Cycling charity and solicitors urge government to rethink whiplash reforms

Around 70,000 dishonest motor claims took place in 2015
Around 70,000 dishonest motor claims took place in 2015
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A leading cycling charity has urged the government to think twice and consider vulnerable road users before reforming laws around personal injury claims.

Cycling UK, Britain’s national cycling charity, has teamed up with a leading solicitors firm to question proposed reforms to the law around ‘whiplash’ insurance claims amid suggestions that vulnerable road users such as cyclists, motorcyclists and pedestrians could lose access to justice.

Fletchers Solicitors, specialists in motorcycle accident claims, and Cycling UK have joined forces to stand up for the rights of vulnerable road users, following the Ministry of Justice’s consultation on reforming the ‘whiplash’ claims process.

The Government’s "blanket approach" fails to take into account that vulnerable road users are rarely, if ever, involved in the type of fraudulent claims that are being blamed for the soaring cost of car insurance.

The Association of British Insurers states that around 70,000 dishonest motor claims took place in 2015, however, analysis from Fletchers’ own data shows that less than 0.0002 per cent of motorcycle claims have any finding of dishonesty.

Experts also argue that the proposals do not take into account the more complex nature of the type of accidents involving vulnerable road users. Not only are injuries more complex because they do not have the added protection of a vehicle, the question of who is to blame is twice as likely to be disputed in motorcycle cases compared to the average motor claim, according to Fletchers Solicitors. This makes it harder for such matters to be dealt with fairly through the small claims court.

Car drivers aren’t the only road users

Fletchers and Cycling UK are now calling for the Government to rethink its proposals and draw a clear distinction between claims from different types of road users, to defend the rights of bikers, cyclists and pedestrians who are clearly not part of the perceived problem.

Ed Fletcher, CEO of Fletchers Solicitors, says: “The Government’s latest plans to crack down on fraudulent whiplash claims threaten to seriously harm the rights of vulnerable road users.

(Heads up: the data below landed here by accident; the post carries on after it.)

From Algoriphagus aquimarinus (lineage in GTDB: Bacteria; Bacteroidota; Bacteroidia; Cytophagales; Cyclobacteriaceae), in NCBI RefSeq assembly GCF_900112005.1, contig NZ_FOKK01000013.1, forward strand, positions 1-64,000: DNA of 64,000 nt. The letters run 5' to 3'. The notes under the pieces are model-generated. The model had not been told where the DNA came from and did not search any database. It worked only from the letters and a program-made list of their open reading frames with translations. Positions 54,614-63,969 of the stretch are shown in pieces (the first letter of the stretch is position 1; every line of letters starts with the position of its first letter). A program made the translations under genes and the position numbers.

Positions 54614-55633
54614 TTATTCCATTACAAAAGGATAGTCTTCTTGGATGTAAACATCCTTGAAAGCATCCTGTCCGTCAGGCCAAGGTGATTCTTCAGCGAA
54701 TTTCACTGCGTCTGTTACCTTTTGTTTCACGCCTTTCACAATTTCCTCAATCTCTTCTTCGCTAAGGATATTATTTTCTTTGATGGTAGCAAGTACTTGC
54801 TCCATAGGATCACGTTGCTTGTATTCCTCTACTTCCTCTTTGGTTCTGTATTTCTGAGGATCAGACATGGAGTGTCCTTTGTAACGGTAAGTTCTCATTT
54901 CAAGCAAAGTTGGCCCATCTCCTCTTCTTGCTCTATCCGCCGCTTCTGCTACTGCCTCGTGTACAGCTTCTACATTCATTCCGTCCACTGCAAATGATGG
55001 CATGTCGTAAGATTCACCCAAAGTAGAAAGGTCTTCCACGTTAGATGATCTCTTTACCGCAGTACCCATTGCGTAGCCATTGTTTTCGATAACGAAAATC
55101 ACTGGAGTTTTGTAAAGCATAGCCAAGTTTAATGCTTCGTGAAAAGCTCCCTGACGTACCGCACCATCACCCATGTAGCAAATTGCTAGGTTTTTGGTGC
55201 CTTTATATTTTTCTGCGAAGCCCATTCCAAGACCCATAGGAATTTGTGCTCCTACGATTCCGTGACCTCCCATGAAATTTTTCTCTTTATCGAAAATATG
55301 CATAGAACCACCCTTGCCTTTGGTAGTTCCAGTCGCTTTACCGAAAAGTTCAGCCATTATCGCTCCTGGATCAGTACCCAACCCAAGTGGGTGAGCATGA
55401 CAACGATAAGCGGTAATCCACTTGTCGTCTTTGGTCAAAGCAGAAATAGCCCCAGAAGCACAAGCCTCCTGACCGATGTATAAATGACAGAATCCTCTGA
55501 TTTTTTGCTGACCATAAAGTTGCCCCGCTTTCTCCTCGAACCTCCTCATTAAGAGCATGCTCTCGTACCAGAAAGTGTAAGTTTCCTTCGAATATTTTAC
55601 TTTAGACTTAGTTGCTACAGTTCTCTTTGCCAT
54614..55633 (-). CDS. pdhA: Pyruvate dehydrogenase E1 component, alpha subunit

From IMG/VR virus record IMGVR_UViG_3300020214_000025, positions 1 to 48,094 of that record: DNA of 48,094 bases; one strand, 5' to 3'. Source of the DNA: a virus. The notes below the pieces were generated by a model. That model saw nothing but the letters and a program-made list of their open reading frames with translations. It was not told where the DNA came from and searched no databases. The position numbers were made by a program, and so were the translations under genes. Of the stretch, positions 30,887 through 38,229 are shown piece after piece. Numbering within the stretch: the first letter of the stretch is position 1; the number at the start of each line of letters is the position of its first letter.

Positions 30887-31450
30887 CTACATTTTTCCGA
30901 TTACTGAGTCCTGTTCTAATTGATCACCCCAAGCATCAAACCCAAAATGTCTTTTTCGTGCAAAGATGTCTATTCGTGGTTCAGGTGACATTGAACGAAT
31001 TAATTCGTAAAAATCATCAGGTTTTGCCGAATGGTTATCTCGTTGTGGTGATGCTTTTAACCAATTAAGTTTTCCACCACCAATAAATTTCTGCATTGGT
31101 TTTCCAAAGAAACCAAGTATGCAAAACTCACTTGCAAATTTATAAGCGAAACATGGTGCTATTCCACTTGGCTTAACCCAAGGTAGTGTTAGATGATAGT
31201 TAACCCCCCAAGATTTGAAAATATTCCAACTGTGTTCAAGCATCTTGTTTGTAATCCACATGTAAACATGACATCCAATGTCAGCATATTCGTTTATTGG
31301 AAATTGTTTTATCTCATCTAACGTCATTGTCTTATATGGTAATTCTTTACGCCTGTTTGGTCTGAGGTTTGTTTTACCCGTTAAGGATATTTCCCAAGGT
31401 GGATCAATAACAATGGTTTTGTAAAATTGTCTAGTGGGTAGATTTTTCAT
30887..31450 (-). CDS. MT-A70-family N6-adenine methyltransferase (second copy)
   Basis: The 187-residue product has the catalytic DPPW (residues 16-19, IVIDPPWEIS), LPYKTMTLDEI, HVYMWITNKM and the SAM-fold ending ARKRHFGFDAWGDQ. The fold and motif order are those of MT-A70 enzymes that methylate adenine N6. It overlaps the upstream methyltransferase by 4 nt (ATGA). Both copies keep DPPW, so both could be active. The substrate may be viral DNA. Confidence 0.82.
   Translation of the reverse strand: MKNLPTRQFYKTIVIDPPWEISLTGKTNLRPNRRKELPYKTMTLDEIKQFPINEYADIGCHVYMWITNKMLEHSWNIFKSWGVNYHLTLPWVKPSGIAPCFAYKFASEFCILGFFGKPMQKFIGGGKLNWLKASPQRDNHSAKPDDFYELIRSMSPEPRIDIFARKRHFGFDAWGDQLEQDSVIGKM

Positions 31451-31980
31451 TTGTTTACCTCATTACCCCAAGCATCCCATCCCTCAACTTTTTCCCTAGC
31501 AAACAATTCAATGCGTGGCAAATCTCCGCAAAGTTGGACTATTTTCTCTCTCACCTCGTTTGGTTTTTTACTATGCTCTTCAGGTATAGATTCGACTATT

“While I’m sure we can all agree on the need to clamp down on fraudulent claims, the Government also needs to recognise that its current proposals will put vulnerable road users at a substantial disadvantage.

“At the moment, all sides seem to be focusing on the effect the reforms will have on car drivers, which is understandable given that the majority of road traffic claims come from this group. Yet it’s very worrying to see that little consideration is being given to the impact on other road users, such as motorcyclists, cyclists and pedestrians.”

‘Pay up, or abandon the claim’

Duncan Dollimore, Cycling UK’s senior road safety officer, said: “The government keeps repeating that these reforms are designed to tackle fraudulent and exaggerated whiplash claims. Dressing these proposals up as whiplash reforms, when the impact extends far beyond whiplash claims, is inaccurate, lacks transparency, and demeans the pain and suffering of many innocent victims of crashes on our roads.

“Whiplash claims by vulnerable road users, such as cyclists, are a real rarity. That’s because cyclists incur more extreme physical impact injuries like fractured collarbones and wrists when they hit metal or tarmac.

“Given that seventy percent of cyclists’ personal injury claims are for less than £5,000, those people will be left with little choice if the small claims limit increases: either pay their lawyer with no chance of costs recovery so in real terms they end up under compensated, or choose to litigate the case themselves, or just abandon the claim altogether.

“The victims of road crashes are the real victims. The government should think again about reforms that will cheat the most vulnerable road users out of compensation for their injuries, under the pretence that this is all do with whiplash. The government should put the needs of victims before the needs of insurers."

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